A week ago, I was plagued by the ghost of loneliness that threatened to creep into a weekend I planned to spend alone on a writing project.
The fear was real, to be sure, but I was forgetting one important thing:
That I had 100 percent support from my family (who I would be leaving behind) to do this, and that my loved ones were thinking of me the entire weekend.
Believe me, support is key when you plan a getaway with just yourself and your words.
Because it can be a terrifying process.
Doubts creep in: What if I can’t concentrate? What if I’m doing the wrong thing, choosing myself and my art over my family for two days? What if the muse fails to show?
What if, what if, what if.
The writing process is only intensified when your life revolves around your family. You find yourself embracing two fierce loves: that of your family, and that of your art. Betsy Andrews Etchart, in a recent blog post for Brevity, writes: “[I]t seems the only thing we love more than writing and parenting is talking about how to mix the two without blowing something up.”
I have been a wife for five-and-a-half years, a parent for just two-and-a-half. Demands change, transitions occur, and all the while we as artists and family lovers have to re-examine and re-adjust our rhythms, so that both our families and our art are being fed by us.
It’s a huge job.
And one that, sometimes, requires a little risk.
I took a risk last weekend, choosing my art over my family for a two-day getaway. I chose to give up a weekend with my husband and son, to return to a baby I started making before my son was even in the picture: my first book. I knew I would lose something in doing it: precious time with my family.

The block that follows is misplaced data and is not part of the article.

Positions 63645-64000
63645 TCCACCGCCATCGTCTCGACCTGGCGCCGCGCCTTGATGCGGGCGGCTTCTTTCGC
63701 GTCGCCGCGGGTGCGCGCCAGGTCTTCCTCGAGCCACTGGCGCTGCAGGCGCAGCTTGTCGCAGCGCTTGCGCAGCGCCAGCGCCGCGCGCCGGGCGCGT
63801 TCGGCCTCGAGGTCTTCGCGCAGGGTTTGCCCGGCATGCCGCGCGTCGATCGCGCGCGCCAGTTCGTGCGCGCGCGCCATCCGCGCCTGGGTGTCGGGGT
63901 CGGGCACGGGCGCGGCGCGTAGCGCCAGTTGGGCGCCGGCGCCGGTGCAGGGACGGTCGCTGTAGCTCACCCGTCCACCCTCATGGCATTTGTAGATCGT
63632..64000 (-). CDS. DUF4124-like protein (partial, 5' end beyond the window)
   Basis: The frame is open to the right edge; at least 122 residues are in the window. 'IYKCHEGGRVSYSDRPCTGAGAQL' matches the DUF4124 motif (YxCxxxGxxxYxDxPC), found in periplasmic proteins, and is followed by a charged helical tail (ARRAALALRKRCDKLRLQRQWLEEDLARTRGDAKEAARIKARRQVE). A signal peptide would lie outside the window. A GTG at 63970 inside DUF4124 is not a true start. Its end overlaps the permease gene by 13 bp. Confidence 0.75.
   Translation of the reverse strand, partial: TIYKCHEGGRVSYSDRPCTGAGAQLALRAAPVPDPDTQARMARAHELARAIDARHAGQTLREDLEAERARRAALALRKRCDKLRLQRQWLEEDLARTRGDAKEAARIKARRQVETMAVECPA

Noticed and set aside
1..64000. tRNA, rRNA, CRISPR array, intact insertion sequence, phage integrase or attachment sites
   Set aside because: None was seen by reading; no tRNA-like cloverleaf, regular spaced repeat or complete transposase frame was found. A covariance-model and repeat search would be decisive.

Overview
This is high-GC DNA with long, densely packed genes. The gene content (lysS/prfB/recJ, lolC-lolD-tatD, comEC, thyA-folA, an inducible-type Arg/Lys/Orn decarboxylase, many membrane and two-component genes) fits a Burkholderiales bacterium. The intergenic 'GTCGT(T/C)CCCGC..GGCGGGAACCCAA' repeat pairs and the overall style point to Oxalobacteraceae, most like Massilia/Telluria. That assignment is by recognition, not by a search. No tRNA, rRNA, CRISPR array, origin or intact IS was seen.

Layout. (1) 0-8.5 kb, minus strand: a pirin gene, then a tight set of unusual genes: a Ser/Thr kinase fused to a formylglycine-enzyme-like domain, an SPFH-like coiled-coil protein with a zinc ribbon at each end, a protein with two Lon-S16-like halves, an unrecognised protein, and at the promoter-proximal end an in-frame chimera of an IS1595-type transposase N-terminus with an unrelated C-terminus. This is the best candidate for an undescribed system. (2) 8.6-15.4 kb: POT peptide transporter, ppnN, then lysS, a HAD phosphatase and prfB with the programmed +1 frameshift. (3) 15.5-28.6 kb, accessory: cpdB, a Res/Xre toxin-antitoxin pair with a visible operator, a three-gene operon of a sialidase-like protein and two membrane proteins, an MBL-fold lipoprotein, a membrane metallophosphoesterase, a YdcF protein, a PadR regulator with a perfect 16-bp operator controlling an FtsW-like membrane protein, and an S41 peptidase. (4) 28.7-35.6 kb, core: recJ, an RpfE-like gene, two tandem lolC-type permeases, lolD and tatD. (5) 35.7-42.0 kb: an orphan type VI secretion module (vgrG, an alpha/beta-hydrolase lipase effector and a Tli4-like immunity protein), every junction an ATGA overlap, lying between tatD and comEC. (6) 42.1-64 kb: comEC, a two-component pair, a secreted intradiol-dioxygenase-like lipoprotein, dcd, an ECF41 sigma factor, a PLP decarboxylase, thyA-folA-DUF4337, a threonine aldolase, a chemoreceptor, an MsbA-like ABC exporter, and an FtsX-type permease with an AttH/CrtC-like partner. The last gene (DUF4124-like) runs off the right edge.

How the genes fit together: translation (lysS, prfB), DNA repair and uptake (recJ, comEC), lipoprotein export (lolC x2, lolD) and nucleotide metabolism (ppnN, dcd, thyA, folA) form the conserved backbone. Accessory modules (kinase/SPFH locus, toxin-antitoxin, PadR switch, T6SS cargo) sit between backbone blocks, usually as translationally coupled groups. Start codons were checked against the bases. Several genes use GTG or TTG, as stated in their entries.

But I also hoped I would gain something. I hoped I could return home with a manuscript that was darn near ready to be sent to the publisher, a piece of work I felt tremendously good about, a masterpiece that danced.
I wrote in The Ghost of Loneliness that my husband and son would be “killing hours with each other” while I was away. He informed me when I returned that he took issue with that phrase.
“I wasn’t killing hours with my son,” he said. “I was having a lot of fun with him.”
That’s the kind of support that is vital in making your life as an artist work. When others believe in you, how much easier it is to believe in yourself. How much easier it is to spend time alone with your words, your creativity, and make something happen with them, when you know you are surrounded by 110 percent support.
Who’s got your back?
I took a risk last weekend, and it was scary at first. But I returned home with no regrets. Maybe it’s time for you to sink your teeth into something a little scary. It might just be a risk worth taking.